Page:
Having been narrowly denied a place within the newly formed Women’s Championship, on the back of the FA’s recent re-structure, Derby County Ladies FC could have been forgiven for embarking on a period of reflection and consolidation; however their reaction to the setback has drawn praise from many quarters within the game, with the launch of their much acclaimed Football Journalism scholarship programme in partnership with Derby University being the latest positive since they received the news at the end of May. Club CEO, Duncan Gibb takes up the story.
“Our bid submission fully reflected our journey to that point and where we were at as a club and most importantly it was honest. For us getting that right was actually more important than the outcome. Ultimately the FA’s panel were the only people that saw every clubs submission, so our view was that those that received the green light, were simply further down their evolution path than we were. There was never going to an appeal and we were nothing other than magnanimous in accepting the result and congratulating those that secured licences.”
“I think that resonated well with the FA, who in the eyes of some, were very brave in naming us ‘Premier League Club of the Year’ less than a week later at the annual FA Awards. We knew our bid was strong and that was communicated to us both at the awards and subsequently by key people within the female game. For us, nothing’s changed in that we will continue to develop as a club, in order to put ourselves not only in the best possible position of promotion to the Championship either via league position or subsequent application, but to have the necessary stability to stay there and push on once we get there.
In terms of the Football Journalism scholarship programme with Derby University, successful scholar / player applicants will be afforded the unique opportunity to report, present, write and commentate on the world of football through a course that cannot be found anywhere else in the UK at undergraduate level..
On the back of meeting both footballing and educational criteria, three female scholars will secure full scholarships over the three-year period of the course, with £27,750 worth of fees being fully funded by the university, in addition to reduced accommodation fees. As part of the initiative, students will also play for the University of Derby Women’s side who themselves earned promotion last season.
In the current pilot season of the partnership with the university, Olivia Fox was signed by Ewe Rams from Gillingham. According to Fox, 18, the combination of both the club and courses respective and collective reputations made for an easy choice. “The facilities at the University and support network for students are outstanding, with scholars on the football journalism course exposed to each of the various facets of the associated media. On top of that Derby County Ladies train at the main clubs Moor Farm Tier 1 training academy under the guidance of a number of UEFA A and B licence qualified coaches, whilst the first team have already played at Pride Park stadium this season.”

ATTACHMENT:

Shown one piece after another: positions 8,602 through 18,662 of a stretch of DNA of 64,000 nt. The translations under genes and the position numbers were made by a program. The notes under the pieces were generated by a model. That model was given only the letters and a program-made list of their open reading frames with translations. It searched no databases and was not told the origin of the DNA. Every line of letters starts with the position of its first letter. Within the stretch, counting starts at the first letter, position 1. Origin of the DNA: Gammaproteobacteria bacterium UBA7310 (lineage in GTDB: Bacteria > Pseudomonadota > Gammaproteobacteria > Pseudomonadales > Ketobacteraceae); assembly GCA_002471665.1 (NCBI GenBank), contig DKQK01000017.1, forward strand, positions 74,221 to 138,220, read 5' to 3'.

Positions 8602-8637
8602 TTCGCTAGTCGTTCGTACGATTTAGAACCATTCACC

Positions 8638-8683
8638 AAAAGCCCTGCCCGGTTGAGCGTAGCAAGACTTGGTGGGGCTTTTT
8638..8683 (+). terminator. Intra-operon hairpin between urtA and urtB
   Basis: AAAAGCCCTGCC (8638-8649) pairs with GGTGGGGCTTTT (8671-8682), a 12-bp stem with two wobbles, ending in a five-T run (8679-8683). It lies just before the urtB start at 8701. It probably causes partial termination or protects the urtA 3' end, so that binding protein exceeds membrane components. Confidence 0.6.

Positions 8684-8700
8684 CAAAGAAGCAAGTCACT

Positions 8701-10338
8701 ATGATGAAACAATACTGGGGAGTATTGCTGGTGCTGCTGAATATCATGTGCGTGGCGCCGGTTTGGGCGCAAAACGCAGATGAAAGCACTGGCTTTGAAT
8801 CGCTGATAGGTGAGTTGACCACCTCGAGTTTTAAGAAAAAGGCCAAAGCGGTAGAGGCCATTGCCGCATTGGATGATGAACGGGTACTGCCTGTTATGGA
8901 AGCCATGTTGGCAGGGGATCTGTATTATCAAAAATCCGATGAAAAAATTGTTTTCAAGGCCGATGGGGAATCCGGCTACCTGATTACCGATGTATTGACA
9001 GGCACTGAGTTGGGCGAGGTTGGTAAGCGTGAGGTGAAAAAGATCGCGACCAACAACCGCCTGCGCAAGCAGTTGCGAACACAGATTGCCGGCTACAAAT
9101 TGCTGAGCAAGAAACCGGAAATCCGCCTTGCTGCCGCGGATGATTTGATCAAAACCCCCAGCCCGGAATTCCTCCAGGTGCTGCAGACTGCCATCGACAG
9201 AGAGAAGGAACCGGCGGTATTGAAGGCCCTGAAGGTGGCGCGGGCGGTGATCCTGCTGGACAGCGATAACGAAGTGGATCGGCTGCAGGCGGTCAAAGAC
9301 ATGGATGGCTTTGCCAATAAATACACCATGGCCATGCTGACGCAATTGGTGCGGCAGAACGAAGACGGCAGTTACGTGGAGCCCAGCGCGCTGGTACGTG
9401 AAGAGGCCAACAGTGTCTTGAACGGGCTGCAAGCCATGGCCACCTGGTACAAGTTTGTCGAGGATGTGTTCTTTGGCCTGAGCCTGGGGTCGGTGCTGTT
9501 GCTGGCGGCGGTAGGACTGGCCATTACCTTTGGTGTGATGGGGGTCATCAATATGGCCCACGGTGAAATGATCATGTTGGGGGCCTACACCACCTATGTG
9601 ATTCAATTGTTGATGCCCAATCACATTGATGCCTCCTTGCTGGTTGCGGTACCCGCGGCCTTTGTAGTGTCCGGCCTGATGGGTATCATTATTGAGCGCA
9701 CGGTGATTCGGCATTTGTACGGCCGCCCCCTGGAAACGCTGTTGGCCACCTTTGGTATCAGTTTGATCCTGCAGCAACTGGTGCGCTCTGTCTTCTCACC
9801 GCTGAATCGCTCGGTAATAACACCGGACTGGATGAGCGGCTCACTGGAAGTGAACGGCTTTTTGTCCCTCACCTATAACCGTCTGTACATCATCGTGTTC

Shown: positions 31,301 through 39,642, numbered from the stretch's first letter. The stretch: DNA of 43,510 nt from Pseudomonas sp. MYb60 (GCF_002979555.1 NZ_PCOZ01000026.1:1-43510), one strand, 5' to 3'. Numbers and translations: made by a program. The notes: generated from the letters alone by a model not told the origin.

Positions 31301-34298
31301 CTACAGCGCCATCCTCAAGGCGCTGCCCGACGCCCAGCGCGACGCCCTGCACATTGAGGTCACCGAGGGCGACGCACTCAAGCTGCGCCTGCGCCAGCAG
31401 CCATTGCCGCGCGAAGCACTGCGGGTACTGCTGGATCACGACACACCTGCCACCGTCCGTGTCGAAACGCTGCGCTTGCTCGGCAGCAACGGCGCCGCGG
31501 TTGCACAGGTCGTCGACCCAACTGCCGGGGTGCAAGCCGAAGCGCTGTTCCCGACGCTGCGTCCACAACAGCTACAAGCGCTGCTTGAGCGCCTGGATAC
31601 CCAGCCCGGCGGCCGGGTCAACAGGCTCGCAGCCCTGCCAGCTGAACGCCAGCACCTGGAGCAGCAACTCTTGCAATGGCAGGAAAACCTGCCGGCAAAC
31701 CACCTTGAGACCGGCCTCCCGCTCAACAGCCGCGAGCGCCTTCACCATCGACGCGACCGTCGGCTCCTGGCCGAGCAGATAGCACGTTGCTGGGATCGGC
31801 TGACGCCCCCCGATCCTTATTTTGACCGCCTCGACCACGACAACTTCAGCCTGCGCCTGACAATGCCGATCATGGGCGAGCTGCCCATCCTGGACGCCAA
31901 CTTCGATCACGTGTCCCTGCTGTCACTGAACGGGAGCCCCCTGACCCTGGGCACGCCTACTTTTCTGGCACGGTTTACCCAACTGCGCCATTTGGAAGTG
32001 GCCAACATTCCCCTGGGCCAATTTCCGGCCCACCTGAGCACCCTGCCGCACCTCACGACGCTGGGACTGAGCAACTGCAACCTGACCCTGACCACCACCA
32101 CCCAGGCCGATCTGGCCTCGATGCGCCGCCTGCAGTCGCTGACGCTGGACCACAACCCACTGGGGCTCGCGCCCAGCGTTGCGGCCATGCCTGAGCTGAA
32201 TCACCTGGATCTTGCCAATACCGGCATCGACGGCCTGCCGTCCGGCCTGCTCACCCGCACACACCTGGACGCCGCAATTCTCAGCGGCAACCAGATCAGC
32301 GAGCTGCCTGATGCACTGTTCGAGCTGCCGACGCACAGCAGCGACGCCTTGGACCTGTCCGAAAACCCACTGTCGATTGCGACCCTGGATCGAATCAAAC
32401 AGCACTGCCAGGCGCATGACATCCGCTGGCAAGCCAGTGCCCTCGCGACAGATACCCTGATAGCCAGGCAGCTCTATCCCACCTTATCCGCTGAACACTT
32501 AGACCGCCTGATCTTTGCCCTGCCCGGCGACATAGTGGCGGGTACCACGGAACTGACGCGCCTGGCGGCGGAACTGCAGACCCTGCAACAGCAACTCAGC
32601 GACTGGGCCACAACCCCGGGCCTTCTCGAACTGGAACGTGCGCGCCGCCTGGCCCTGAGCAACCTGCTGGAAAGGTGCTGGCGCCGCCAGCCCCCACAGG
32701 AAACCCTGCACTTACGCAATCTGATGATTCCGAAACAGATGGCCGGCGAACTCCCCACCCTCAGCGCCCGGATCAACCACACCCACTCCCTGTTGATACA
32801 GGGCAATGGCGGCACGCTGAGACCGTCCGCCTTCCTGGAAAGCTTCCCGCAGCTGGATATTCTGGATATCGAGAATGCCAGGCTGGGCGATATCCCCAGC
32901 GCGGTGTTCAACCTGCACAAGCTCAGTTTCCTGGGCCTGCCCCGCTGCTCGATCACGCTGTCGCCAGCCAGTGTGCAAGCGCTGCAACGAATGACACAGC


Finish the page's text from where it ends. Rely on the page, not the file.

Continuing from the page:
In terms of that game, a National League record attendance of 2,109 witnessed Ewe Rams defeat local rivals Nottingham Forest, which according to Gibb represented just reward on the back of delivering every facet of an ambitious five year plan set back in 2013, which included the establishing of a formalised link to the local university.
“When I joined the club back in 2013, we set out a pretty ambitious five-year strategy plan aimed at getting ourselves to the stage where we could not only progress to the next level but, equally importantly, retain that status once achieved. This project was one of several partnerships integral to our bid to stabilise at the top end of women’s football. Once established it should provide us with three high-standard players, or players with potential on an annual basis, who should be able to slot seamlessly into our seniors squads immediately.”
“We are hopeful of attracting players ideally, but not necessarily currently operating at WSL or Championship level, who will view the securing of a full scholarship on the Football Journalism course as a real opportunity for them to progress a full-time career within the industry, while continuing to develop as players at one of the most progressive and ambitious women’s clubs in the country.
Peter Lansley, senior lecturer on the Football Journalism course, said: “One of our aims at the University of Derby is to help as many women journalists as possible enjoy studying with us. We’re striving to redress the gender imbalance in sports reporting – recent research indicates that only 1.8 per cent of sports bylines in national newspapers were women’s. We believe the scholarships, alongside our course, will give more women the platform they need to develop into the world of sports journalism while also driving up standards of women’s football at the university and supporting our local club’s bid for FA Women’s Championship status.”
The course has been widely lauded, emphasized with visits and interviews with Gareth Southgate, Nigel Clough, Tony Pulis and Jacqui Oatley that provides only a glimpse of the professionalism the course offers. It was voted as the best of the university’s 300 programmes.
Furthermore, all of this experience is available without tuition fees if players can prove skilful enough to strengthen an impressive Derby County Ladies team and bright enough to embark on the course.
The ability to play, report and breathe football is awaiting up to three selected scholars.
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Why not visit University of Derby for an open day on Wednesday 14th November or Saturday 8th December? Mention ‘SheKicks’ on the day to senior lecturer Peter Lansley and you could be in with the chance of getting a free Derby County Ladies shirt.